How Prevalent Are Functional Gastrointestinal Disorders?

If you have a child with a functional gastrointestinal disorder (FGID), you may wonder how common these kinds of conditions are among other children. This article quickly breaks down some of the most recent numbers.

  • Of 644 patients older than four years seen by pediatric gastroenterologists in their outpatient practices, 486 (75%) met diagnostic criteria for at least one functional GI disorder.1
  • Of these patients, the most common FGIDs they presented with were:
    • Functional abdominal pain (FAP).
    • Irritable bowel syndrome (IBS).
  • In the United States, 10–24% of all patients struggle with these conditions.
  • In Canada, 19.8% of the population has them.
  • In the United Kingdom, 8–25% of people do.
  • As many as 19% of school-aged children have one of these conditions.
  • Worldwide, 13.5% of patients have a functional gastrointestinal disorder (FGID).
  • FAP is the second-leading cause of school absences.
  • There is a reciprocal relationship between anxiety and these conditions:2
    • Patients with IBS and FAP have more stress.
    • Patients with stress tend to have more functional GI disorders.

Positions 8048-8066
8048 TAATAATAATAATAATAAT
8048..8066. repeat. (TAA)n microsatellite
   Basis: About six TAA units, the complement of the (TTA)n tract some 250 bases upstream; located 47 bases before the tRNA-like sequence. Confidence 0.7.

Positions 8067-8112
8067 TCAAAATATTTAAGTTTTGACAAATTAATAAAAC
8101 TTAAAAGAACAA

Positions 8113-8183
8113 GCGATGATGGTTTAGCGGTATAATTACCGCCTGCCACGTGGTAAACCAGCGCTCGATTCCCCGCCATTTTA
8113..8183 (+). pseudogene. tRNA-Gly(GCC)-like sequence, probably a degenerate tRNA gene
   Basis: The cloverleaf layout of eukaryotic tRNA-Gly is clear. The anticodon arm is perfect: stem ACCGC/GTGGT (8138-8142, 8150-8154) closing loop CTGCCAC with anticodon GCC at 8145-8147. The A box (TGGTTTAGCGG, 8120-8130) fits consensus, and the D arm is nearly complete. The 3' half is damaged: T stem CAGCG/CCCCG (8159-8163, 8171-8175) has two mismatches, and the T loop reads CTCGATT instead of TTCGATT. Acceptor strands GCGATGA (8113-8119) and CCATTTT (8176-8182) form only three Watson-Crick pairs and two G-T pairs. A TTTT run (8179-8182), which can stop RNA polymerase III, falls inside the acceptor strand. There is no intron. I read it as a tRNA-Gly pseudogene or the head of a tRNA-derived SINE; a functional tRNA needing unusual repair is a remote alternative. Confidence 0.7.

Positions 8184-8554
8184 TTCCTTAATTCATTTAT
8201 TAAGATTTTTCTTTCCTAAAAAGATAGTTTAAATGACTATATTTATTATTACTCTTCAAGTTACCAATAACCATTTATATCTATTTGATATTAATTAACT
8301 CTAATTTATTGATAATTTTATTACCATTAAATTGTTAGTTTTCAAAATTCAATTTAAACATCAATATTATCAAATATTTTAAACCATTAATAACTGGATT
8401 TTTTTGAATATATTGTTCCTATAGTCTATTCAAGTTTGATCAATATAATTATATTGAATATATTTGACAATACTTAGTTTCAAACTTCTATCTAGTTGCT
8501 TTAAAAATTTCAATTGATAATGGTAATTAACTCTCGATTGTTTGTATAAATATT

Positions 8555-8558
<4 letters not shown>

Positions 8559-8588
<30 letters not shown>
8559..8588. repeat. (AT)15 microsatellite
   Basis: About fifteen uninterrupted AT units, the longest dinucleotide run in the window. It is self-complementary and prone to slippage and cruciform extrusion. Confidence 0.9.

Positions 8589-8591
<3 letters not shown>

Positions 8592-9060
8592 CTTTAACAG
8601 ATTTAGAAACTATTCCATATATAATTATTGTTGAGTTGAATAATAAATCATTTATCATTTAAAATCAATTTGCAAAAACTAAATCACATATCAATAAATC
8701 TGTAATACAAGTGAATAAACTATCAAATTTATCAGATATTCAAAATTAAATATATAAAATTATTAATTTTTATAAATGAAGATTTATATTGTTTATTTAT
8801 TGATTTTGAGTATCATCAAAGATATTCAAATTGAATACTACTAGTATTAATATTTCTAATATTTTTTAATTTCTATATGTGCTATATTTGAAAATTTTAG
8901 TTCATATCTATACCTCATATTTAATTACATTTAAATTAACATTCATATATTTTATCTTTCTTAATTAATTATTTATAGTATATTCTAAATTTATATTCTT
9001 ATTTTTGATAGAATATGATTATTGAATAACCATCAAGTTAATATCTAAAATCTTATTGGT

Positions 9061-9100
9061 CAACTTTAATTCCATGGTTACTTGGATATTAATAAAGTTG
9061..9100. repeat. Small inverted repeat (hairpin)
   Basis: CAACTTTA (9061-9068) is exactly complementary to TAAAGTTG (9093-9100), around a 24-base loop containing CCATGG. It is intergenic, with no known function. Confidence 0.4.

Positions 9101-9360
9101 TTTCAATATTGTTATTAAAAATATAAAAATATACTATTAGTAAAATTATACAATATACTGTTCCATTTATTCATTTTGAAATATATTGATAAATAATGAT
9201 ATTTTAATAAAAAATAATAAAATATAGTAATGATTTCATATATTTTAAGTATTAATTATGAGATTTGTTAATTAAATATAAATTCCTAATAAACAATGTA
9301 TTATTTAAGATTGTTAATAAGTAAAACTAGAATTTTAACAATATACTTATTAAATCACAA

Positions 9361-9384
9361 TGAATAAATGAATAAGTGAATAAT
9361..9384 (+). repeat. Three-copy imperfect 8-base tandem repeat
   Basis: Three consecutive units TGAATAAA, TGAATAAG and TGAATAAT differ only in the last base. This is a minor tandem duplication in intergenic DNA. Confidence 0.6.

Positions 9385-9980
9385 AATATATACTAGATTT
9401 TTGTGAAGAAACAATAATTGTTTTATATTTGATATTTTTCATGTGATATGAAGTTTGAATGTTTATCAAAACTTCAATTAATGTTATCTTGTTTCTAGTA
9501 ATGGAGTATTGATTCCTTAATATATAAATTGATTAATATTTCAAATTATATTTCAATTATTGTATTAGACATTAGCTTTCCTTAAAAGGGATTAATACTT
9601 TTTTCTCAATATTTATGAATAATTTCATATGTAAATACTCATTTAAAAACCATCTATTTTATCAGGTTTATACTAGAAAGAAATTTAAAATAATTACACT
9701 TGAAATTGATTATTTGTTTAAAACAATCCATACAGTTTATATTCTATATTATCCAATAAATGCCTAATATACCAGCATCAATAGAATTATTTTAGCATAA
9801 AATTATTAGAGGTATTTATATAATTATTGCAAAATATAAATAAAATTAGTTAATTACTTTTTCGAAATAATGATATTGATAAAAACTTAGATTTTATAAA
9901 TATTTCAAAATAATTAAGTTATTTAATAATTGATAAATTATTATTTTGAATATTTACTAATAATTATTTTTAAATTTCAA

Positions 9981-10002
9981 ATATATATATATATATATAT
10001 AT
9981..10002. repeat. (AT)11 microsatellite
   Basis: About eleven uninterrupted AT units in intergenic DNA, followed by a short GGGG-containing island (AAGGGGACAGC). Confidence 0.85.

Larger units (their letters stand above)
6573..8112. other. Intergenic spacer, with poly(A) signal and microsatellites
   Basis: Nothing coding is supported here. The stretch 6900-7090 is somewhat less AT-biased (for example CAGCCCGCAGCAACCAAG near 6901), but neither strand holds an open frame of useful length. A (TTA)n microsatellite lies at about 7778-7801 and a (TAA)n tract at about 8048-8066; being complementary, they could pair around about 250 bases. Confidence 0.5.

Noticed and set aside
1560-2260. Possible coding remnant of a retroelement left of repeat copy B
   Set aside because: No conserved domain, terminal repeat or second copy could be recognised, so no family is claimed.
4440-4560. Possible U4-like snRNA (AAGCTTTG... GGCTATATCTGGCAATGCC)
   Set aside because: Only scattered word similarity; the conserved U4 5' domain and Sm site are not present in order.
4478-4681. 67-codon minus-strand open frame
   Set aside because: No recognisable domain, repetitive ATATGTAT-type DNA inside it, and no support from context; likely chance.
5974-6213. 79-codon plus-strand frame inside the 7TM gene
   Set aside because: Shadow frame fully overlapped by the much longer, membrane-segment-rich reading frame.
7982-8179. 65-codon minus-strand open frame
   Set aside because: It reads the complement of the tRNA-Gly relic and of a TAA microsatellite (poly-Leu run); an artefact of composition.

• FGIDs contribute to a decreased quality of life in the following areas:
    • Physical health
    • Mental health
    • Social relationships
    • Environment
    • Overall aspects

As these numbers show, your child is not alone in what they are going through. While having a functional gastrointestinal disorder (FGID) can be very painful and the process of finding relief frustrating, there is hope and a solution. Read about it here.



1. Rouster, A.S., Karpinski, A.C., Silver, D., Monagas, J. & Hyman, P.E. (2016). Functional gastrointestinal disorders dominate pediatric gastroenterology outpatient practice. Journal of Pediatric Gastroenterology and Nutrition, 62(6), 847–851.

2. Korterink, J.J., Diederen, K.D., Benninga, M.A., & Tabbers, M.M. (2015). Epidemiology of pediatric functional abdominal pain disorders: A meta-analysis. PLoS One, 10(5), e0126982.